Seattle Pro Musica
Whenever discussion of musical education in America comes up — or, more accurately, of its alarming decline — it’s worth remembering the decisive role choral music once played in this country. Singing societies of every variety helped democratize a sense of musical citizenship. And they still do in places as disparate as Sweden and South Korea, where significant parts of the population are involved in choral singing.
From the choral point of view, Seattle boasts an especially abundant ecosystem. If the constant trotting out of safe classics like Handel’s Messiah or Beethoven’s Ninth has made you allergic to choral music, all the more reason to freshen your ears with the imaginative musical range that’s on the bill of Seattle Pro Musica’s final concert of the season this weekend, which is titled “Appear and Inspire.”
“In choral music, there’s more of a sense that you can take chances and try new and different things,” observes Karen P. Thomas, Seattle Pro Musica’s artistic director and conductor since 1987.
The expense involved in running larger institutions like symphony orchestras and opera companies is one reason programming gravitates toward predictable repertoire. It’s not at all unusual, in contrast, for selections on a choral concert to range widely across the centuries, offering a mix of classics, unfamiliar pieces from the past, and contemporary composers that feels organic rather than forced. “One thing I love about the choral art,” says Thomas, “is that you have this enormous repertoire, for forces of many different sizes, that spans from the early Middle Ages through contemporary works.”
Founded in 1972, the a cappella Seattle Pro Musica actually comprises three different ensembles, including the 70 voices of the full ensemble, a midsize one of 30 singers, and a 15-voice women’s chamber choir. Thomas explains that the variation of textures weaving around the acoustic space of St. James Cathedral envelopes the audience in different ways and creates “an enormous color spectrum.”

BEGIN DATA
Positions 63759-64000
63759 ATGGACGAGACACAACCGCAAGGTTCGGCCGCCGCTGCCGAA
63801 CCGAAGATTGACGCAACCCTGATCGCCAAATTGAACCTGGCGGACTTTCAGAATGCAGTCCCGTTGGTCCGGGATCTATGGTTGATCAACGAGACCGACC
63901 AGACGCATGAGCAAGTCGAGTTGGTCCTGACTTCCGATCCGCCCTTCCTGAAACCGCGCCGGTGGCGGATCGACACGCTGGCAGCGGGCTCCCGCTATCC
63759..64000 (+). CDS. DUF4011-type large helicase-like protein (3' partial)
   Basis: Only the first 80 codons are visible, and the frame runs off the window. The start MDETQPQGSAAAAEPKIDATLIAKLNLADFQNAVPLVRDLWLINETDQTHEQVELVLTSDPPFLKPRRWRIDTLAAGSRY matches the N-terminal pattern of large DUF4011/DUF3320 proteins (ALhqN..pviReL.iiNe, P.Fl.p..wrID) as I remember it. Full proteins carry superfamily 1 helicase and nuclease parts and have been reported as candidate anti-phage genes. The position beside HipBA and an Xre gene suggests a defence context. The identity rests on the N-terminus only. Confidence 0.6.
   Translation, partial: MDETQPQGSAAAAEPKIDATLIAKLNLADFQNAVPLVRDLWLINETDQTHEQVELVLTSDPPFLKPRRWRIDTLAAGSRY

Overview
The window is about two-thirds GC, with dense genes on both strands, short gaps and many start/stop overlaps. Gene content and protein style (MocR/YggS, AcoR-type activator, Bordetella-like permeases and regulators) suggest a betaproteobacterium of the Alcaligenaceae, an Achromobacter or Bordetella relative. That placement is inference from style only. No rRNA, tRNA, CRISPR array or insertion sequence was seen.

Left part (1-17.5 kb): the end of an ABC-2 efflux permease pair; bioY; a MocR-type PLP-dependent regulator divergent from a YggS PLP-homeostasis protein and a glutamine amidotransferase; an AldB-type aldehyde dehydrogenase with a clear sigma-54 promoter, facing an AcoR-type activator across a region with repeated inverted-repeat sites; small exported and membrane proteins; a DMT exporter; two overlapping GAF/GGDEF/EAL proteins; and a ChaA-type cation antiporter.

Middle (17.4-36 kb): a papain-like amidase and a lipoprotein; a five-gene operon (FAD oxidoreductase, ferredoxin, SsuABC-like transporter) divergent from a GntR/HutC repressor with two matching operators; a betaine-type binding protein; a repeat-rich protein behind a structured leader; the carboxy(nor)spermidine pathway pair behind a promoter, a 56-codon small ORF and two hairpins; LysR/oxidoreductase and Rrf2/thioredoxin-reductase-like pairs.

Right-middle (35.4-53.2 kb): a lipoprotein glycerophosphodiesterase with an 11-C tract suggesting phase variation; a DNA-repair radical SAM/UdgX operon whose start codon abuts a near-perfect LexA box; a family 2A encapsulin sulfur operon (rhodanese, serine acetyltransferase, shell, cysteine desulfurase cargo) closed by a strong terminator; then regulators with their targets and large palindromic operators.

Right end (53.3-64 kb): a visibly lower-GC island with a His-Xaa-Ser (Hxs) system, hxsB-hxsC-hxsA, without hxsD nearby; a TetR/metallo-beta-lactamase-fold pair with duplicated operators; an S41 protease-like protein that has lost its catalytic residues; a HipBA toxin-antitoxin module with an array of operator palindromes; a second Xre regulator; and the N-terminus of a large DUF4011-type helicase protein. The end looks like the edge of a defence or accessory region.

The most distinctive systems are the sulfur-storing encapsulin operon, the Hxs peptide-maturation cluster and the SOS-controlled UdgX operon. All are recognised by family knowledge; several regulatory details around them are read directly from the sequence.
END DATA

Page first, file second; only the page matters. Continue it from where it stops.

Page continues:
This diversity of choral styles and textures is well illustrated by her choices for “Appear and Inspire.” The concert takes its title from the refrain of Benjamin Britten’s “Hymn to St. Cecilia,” a setting of W.H. Auden’s poem which updates the traditional invocation to this patron saint of music (on whose feast day, as it happens, Britten was born).
Thomas remarks that this forms the thematic centerpiece for the concert, which includes other pieces that also have “an inspirational quality, suggesting things that connect humanity to something greater than the individual self” — a connection, it might be added, for which choral music itself is an ideal metaphor.
Thomas has also lined up 19th-century pieces large and small — Joseph Rheinberger’s “Mass in E-flat for Double Choir” and a brief motet by Anton Bruckner that itself should be worth the price of admission — as well as Ralph Vaughan Williams’ “Five Mystical Songs” (featuring acclaimed baritone Erich Parce and organist Joseph Adam), and an array of contemporary pieces. Especially appealing among the latter is one by up-and-coming London-born composer Tarik O’Regan, whose chamber opera based on Joseph Conrad’s “Heart of Darkness” will be premiered this fall. O’Regan’s “Columba aspexit” is based on a sequence from Hildegard von Bingen (which will also be sung), making a nice arc spanning 10 centuries.
If you go: Seattle Pro Musica performs “Appear and Inspire” at 8 p.m. Saturday and Sunday (May 21 and 22), St. James Cathedral, Ninth Avenue and Marion Street, Seattle, 206-781-2766. Tickets cost $12-32 and are available on the group’s website.